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Document focus

I believe much of the future of text should be in the form of documents, since documents, rather than text on servers or in databases, is more robust in terms of longevity and addressability.

Another important issue is that users own their documents. They do not own the data on corporate servers, such as with social media and even servers for private use, such as WordPress, are only available for as long as domains are maintained. This ownership makes the information in them more robust since they can move them and store them at will.

Imagine reading a document and coming across a citation and being able to click on it to load the cited document directly, not load a web page with a download link.

Imagine further that you are doing this in an XR space and the cited documents have useful placement in space, giving you entirely new views of connected documents.

The significance of this is that it would make citations much more powerful than they are today. There would be significantly less errors when making citations, reader would be more likely to follow citations and analysis would be possible in entirely new ways with much less effort than what is required today.

Doug Engelbart used the analogy of a skier: When you are going downhill the interactions need to be immediate or you will simply crash and fall. With knowledge work there is also a significant hindrance for following hunches and viewing information from different points of view when there is a delay.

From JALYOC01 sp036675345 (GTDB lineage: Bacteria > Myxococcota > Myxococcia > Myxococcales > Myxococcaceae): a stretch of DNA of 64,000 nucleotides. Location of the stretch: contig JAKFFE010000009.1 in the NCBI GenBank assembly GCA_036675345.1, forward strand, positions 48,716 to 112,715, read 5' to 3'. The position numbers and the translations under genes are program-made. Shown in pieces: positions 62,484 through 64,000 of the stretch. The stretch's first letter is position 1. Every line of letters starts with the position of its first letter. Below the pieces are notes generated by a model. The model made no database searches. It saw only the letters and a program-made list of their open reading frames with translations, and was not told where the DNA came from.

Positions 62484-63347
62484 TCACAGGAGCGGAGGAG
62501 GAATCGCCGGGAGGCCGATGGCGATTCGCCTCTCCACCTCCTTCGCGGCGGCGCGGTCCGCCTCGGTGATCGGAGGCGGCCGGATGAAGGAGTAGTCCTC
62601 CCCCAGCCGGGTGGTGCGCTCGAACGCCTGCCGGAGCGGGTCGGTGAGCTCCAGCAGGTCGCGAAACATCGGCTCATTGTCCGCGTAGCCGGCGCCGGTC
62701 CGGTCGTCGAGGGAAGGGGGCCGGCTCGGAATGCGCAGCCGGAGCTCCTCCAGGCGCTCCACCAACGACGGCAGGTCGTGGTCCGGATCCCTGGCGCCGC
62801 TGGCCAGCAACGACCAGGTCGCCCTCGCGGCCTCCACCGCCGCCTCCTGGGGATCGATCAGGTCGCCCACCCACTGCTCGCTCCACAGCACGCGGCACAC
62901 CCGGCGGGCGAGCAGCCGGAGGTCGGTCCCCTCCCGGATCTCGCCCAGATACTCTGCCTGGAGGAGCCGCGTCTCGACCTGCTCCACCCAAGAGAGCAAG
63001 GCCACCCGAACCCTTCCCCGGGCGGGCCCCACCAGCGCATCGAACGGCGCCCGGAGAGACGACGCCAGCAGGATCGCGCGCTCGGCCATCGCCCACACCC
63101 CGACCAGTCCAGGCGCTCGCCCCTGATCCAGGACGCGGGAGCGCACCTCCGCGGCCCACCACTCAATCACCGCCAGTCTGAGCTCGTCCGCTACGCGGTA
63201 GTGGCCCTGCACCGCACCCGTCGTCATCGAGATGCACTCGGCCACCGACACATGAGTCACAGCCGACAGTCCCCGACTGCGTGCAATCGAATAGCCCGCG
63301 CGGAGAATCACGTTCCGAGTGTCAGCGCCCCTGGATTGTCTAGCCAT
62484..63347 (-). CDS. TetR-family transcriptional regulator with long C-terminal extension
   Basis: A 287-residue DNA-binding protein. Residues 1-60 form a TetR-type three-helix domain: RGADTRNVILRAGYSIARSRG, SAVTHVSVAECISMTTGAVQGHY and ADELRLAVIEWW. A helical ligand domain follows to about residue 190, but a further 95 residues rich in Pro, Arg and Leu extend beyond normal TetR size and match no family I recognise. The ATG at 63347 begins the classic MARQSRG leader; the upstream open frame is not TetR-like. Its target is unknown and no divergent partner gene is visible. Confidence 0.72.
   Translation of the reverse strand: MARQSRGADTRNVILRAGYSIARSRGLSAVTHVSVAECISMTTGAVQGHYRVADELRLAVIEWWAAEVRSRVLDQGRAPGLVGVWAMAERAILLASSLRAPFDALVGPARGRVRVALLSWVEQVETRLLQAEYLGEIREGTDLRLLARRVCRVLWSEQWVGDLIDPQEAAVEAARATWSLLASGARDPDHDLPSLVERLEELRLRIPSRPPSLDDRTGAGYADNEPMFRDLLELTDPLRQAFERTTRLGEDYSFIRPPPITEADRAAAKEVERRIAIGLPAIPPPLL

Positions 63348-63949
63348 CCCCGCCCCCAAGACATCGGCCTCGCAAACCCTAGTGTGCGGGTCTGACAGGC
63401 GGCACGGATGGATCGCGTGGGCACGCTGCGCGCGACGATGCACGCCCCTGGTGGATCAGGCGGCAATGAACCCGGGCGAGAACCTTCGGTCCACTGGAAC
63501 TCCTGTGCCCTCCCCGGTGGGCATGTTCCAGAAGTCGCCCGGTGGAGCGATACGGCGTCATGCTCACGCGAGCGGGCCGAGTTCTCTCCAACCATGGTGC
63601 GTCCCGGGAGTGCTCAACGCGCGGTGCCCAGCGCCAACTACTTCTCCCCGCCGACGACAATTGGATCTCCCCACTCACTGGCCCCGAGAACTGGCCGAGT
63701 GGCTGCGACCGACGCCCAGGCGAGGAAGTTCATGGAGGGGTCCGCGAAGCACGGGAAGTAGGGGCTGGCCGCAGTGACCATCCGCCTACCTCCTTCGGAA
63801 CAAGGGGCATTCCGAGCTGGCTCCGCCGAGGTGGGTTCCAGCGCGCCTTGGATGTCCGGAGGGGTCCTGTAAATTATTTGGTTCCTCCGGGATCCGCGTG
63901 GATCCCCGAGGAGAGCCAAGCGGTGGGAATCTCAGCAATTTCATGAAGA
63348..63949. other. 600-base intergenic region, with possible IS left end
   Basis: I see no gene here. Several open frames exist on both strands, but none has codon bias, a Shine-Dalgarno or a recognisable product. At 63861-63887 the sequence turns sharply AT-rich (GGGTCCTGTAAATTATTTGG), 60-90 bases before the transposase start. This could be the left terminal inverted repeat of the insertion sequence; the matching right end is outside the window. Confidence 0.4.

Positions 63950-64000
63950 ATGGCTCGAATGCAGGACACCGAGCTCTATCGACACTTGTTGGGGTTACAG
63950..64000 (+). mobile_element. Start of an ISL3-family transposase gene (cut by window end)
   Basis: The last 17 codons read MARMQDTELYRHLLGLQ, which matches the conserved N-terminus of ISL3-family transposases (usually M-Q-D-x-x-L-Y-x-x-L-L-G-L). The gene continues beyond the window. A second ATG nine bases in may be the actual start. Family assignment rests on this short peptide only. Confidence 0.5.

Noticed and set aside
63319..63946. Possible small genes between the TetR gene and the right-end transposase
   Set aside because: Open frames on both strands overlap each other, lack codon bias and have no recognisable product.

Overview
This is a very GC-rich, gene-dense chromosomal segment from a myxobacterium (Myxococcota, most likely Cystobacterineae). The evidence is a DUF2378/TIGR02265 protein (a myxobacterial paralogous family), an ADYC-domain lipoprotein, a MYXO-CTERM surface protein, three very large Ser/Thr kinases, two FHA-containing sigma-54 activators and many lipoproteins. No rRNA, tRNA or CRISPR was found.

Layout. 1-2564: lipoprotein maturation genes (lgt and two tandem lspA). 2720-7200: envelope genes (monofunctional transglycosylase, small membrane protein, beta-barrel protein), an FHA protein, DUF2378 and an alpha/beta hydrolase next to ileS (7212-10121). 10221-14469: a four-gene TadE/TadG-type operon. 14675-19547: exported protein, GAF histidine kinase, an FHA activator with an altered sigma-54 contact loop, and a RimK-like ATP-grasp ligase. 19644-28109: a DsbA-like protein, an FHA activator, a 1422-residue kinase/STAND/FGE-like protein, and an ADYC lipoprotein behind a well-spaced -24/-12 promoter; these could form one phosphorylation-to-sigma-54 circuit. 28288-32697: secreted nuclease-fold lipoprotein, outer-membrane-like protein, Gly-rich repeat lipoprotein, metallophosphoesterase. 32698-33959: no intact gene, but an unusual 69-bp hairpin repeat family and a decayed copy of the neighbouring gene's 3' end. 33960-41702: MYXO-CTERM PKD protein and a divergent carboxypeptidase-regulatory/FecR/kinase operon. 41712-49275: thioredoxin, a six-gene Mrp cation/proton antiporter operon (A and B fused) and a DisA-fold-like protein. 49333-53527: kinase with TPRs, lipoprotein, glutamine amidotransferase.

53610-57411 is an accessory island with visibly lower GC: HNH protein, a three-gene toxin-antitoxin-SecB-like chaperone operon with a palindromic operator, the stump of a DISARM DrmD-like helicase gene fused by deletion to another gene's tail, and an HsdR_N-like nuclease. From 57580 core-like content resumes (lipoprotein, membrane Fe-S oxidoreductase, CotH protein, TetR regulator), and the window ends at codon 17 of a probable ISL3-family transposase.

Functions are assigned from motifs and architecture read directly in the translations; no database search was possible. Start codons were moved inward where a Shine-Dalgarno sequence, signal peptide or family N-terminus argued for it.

issues with document connections

Inviting you to imagine the above might not seem like much since this should be already present. However, there are several issues with document based text, particularly in academia and science:

  • Currently documents are not directly connected. Links go to servers which the user can then choose to download, or re-download the document from, if the server is currently online
  • Addressability does not allow for linking to a specific section of a document
  • Making citations is often error prone and students can cheat by copying, thus adding further errors
  • Citation trees are not available to users directly, even if they have all the documents, this is something publishers keep private and Reference Managers have access to, to an extent, but it is not possible for the user to devise ways of seeing how the documents connect

issues with document interactions

There are many interesting and worthwhile writing applications/word processors out there, such as Byword, Scrivener, iA Writer, Mellel and Ulysses in addition to the giants of Word, Pages and Docs.

  • Each have their own useful interactions inside the application, but once a document is published it is either to HTML or PDF:
    – If it’s exported to HTML then there is the issue of keeping up the server or the document dies and interactions are based on what browsers will allow.
    – If it’s PDF then the document is flatted to remove metadata for interactions, such as structure (headings) and connections (references).
  • Server based interactions, such as social media Facebook and Twitter, can offer interesting and useful interactions but in those cases the information is owned by the companies providing the services.

My feeling is that if we can imbue published documents with rich metadata then we open up the opportunities for richer interactions.

I have built Reader to demonstrate that with robustly embedded metadata (in the form of Visual-Meta) it is indeed possible to provide different interactions.